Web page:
The exhibit of glass flowers was the brainchild of Dr George Lincoln Goodale of Harvard in the late 1800s. He had seen the glass models of invertebrates such as jellyfish made by Leopold Blaschka and his son, Rudolf Blaska, from Dresden, Germany. It took Dr. Goodale some effort to convince the father and son team to create exact replicas of flowers and their parts that would be able to accurately teach students and be used by researchers. However, he finally succeeded and the room of glass flowers is the result.
Yes, that's me and the girls--can't pass up a good opportunity to excite curiousity! Thankfully they never seem to get annoyed with me about that. They really seem to have a general thirst for knowledge.
I know these pictures really don't show it, but the detail and exquisiteness of these flowers was astounding--simply amazing. Apparently, creating these flowers for Harvard became the Blaschkas' life work. Everything about the flowers is perfect! Color. Texture. Sheen. They are simple remarkable. No paint or other coatings, there are completely glass. And the Blaschka's also made glass models of aspects of the flowers as if they were magnified.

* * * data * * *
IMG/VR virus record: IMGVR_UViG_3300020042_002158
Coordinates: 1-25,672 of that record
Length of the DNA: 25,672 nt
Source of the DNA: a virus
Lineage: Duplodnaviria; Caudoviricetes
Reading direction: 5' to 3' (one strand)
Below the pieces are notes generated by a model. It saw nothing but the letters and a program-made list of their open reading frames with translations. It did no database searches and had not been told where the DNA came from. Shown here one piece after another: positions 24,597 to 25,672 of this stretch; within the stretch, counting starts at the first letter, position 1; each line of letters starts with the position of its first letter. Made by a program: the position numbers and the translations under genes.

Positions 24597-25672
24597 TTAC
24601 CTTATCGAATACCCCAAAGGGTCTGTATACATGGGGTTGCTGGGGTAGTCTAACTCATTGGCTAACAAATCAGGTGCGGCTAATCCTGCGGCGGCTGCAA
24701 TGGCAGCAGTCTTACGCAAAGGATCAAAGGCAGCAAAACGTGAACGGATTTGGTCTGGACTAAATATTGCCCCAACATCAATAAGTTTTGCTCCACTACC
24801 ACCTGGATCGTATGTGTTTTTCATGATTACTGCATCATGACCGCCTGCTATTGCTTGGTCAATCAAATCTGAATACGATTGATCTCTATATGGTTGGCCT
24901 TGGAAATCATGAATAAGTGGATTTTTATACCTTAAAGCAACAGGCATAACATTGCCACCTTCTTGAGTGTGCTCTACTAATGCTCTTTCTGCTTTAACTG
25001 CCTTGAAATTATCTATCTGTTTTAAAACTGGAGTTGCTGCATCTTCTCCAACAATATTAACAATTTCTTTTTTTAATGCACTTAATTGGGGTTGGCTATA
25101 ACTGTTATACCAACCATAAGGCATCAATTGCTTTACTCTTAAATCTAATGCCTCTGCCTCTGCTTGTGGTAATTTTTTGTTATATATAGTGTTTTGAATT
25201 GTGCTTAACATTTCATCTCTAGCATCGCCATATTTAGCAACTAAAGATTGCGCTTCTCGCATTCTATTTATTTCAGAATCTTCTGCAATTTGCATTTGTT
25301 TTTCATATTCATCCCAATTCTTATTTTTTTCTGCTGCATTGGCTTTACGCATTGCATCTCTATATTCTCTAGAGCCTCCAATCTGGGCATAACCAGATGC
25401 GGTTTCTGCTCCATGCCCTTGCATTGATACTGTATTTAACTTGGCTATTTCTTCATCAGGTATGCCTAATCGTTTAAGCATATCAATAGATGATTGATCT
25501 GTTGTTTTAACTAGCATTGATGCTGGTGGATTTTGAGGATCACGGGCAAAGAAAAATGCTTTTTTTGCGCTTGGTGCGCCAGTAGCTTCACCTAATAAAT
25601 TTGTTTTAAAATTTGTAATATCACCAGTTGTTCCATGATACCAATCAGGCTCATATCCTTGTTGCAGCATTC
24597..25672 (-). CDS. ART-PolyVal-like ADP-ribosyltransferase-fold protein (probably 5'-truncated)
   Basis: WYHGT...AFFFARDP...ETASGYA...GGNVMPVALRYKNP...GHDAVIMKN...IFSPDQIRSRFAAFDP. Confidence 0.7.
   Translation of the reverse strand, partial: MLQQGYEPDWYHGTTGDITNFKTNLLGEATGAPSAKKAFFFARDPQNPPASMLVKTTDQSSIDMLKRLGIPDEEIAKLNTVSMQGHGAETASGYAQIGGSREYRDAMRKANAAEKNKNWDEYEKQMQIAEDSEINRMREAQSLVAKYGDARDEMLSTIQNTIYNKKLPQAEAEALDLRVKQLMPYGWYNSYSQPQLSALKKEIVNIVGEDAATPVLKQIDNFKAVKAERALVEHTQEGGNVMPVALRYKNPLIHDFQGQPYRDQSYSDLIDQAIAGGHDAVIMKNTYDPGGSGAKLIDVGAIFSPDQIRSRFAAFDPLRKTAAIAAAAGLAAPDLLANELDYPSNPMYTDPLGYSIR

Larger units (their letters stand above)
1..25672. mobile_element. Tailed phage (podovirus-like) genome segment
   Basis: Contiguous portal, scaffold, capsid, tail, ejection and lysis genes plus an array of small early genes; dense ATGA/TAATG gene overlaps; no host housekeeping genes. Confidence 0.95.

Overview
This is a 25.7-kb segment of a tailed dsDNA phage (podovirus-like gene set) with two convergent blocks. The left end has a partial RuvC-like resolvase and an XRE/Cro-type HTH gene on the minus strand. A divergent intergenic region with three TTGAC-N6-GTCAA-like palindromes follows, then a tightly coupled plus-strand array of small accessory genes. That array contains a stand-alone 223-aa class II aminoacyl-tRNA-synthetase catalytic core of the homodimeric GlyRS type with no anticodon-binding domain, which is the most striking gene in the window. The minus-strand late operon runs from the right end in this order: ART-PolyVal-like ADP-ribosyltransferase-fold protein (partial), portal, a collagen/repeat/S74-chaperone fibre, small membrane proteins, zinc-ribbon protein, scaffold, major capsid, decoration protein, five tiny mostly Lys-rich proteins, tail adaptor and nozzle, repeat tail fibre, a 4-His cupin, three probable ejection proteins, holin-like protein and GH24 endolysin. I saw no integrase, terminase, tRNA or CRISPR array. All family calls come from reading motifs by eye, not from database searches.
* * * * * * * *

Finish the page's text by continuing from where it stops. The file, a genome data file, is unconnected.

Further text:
I know, I'm raspsodizing. But, I found them just stunninging amazing. Case upon case upon case of glass stems, flowers, pistals, pollen, ovaries, roots, etc. in excrutiating detail. I just couldn't imagine the talent and effort it required to complete this amazing feat. Each one was a work of art.